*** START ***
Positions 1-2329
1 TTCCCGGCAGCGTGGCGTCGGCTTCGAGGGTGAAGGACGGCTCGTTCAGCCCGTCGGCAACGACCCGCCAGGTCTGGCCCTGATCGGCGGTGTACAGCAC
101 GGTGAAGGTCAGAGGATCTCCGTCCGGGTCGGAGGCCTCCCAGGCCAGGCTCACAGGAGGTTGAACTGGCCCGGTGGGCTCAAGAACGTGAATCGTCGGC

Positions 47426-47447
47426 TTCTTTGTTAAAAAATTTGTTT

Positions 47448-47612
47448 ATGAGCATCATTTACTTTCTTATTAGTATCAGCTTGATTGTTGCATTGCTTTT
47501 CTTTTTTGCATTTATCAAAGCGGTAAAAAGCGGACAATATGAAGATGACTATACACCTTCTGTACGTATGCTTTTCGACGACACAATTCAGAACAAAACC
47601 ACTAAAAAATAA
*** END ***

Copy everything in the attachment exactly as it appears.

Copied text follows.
Positions 1-2329
1 TTCCCGGCAGCGTGGCGTCGGCTTCGAGGGTGAAGGACGGCTCGTTCAGCCCGTCGGCAACGACCCGCCAGGTCTGGCCCTGATCGGCGGTGTACAGCAC
101 GGTGAAGGTCAGAGGATCTCCGTCCGGGTCGGAGGCCTCCCAGGCCAGGCTCACAGGAGGTTGAACTGGCCCGGTGGGCTCAAGAACGTGAATCGTCGGC

Positions 47426-47447
47426 TTCTTTGTTAAAAAATTTGTTT

Positions 47448-47612
47448 ATGAGCATCATTTACTTTCTTATTAGTATCAGCTTGATTGTTGCATTGCTTTT
47501 CTTTTTTGCATTTATCAAAGCGGTAAAAAGCGGACAATATGAAGATGACTATACACCTTCTGTACGTATGCTTTTCGACGACACAATTCAGAACAAAACC
47601 ACTAAAAAATAA